The son said it was his father's old concertina (I looked at it, but had no idea what it was, other than it had metal ends and looked quite old) and that he was planning to learn to play it. "Well done" I said, "but if you ever decide to sell it, please allow me the first offer".

After about 18 months, I received a call from the chap who said he couldn't get on with it after all, and would I like to make him an offer.

Now, I'd always wanted a concertina, and recalled that it was in need of some restoration work, but not knowing anything about concertinas at the time, and not even knowing what make it was but that it was probably worth buying, we agreed on a price of around £50.

Once it arrived in the post I took it to Marcus (of Marcus Music) for him to check out and re-tune (I had found that it was in old pitch). Marcus told me that it was a Jeffries Duet, and that it was quite an uncommon instrument, and that many people had converted them to Anglos because of the difficulty in getting to grips with the Jeffries Duet system.

I told Marcus that I wanted it to be kept in the original state, and that I would try to learn it as it was.....which I am still trying to do!

Several years later, I became a little more educated in the matters of concertinas, and only then did I realise what a gem of an instrument I had bought!

 

 

I would like to think that the dudes father is happy knowing that its being loved and played. I want my fiddle in a good friends hands... when I am done with it... :rolleyes: and not before. :angry:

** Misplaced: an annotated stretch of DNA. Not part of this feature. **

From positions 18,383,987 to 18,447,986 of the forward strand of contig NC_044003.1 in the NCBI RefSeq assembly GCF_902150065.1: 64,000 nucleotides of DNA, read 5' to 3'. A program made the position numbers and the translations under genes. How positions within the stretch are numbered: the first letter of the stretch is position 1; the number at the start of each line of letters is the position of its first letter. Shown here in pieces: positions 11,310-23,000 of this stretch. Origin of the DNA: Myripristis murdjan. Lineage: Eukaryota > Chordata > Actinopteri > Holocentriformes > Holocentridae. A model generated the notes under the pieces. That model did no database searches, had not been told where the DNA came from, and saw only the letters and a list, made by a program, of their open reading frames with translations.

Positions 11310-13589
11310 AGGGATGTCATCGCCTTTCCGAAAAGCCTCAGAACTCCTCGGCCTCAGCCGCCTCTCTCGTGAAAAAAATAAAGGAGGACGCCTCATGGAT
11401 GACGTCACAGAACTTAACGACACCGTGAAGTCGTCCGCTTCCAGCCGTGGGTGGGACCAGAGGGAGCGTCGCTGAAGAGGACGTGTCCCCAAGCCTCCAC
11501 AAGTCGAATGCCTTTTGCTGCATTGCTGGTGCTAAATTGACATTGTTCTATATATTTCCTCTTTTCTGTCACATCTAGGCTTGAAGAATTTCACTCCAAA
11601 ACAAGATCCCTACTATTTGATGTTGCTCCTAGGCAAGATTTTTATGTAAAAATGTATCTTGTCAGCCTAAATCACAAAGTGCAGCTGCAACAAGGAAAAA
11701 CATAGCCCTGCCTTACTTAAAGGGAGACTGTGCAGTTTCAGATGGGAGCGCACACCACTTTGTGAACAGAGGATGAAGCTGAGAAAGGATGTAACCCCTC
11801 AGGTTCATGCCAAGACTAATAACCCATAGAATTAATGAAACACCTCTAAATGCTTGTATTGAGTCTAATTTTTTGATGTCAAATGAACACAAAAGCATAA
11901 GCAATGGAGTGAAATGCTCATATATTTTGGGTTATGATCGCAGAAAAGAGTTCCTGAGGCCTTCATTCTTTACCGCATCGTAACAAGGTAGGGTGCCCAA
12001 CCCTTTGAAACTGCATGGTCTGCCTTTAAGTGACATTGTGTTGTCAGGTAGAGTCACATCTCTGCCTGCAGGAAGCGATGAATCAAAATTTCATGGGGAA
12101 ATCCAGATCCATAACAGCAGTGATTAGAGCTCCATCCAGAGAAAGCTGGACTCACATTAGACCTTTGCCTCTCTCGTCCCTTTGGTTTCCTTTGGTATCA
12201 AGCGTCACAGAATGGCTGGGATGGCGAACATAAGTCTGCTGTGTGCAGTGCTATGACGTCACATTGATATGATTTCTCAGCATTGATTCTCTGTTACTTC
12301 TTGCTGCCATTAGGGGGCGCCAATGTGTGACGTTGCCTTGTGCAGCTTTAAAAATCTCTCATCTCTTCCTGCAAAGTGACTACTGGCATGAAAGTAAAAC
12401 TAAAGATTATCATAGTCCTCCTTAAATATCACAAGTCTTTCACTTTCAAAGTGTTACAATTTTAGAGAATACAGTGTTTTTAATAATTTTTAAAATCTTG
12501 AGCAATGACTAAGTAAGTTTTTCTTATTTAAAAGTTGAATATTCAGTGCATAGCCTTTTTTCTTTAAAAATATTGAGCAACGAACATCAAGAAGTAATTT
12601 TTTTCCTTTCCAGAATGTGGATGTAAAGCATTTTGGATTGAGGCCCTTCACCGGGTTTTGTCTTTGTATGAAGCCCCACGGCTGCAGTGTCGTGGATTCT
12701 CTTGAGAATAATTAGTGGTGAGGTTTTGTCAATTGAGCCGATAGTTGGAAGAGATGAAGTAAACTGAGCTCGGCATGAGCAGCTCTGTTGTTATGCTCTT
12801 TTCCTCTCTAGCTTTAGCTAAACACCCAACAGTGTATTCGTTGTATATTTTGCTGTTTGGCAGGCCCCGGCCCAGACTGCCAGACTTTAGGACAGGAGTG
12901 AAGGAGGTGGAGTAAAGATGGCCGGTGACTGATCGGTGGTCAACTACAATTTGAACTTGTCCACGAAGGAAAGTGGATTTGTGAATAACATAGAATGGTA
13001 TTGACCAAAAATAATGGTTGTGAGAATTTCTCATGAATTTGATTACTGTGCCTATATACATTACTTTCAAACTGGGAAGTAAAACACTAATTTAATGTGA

fjb

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I came across my concertina whilst I was working as a TV repair engineer back in the early 1980s.

I had to collect a rented TV from the house of an elderly gent who had passed away. His son was in the house at the time sorting out his father's belongings.

I noticed a hexagonal leather case on the mantlepiece, and asked whether I might take a look at the instrument inside.

The son said it was his father's old concertina (I looked at it, but had no idea what it was, other than it had metal ends and looked quite old) and that he was planning to learn to play it. "Well done" I said, "but if you ever decide to sell it, please allow me the first offer".

After about 18 months, I received a call from the chap who said he couldn't get on with it after all, and would I like to make him an offer.

Now, I'd always wanted a concertina, and recalled that it was in need of some restoration work, but not knowing anything about concertinas at the time, and not even knowing what make it was but that it was probably worth buying, we agreed on a price of around £50.

Once it arrived in the post I took it to Marcus (of Marcus Music) for him to check out and re-tune (I had found that it was in old pitch). Marcus told me that it was a Jeffries Duet, and that it was quite an uncommon instrument, and that many people had converted them to Anglos because of the difficulty in getting to grips with the Jeffries Duet system.

I told Marcus that I wanted it to be kept in the original state, and that I would try to learn it as it was.....which I am still trying to do!

Several years later, I became a little more educated in the matters of concertinas, and only then did I realise what a gem of an instrument I had bought!

 

What a great story and well done; especially for keeping it as a Duet. I suspect many adapt them because they can get a much higher price for an Anglo - shame on them!

 

Ian

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  • 6 months later...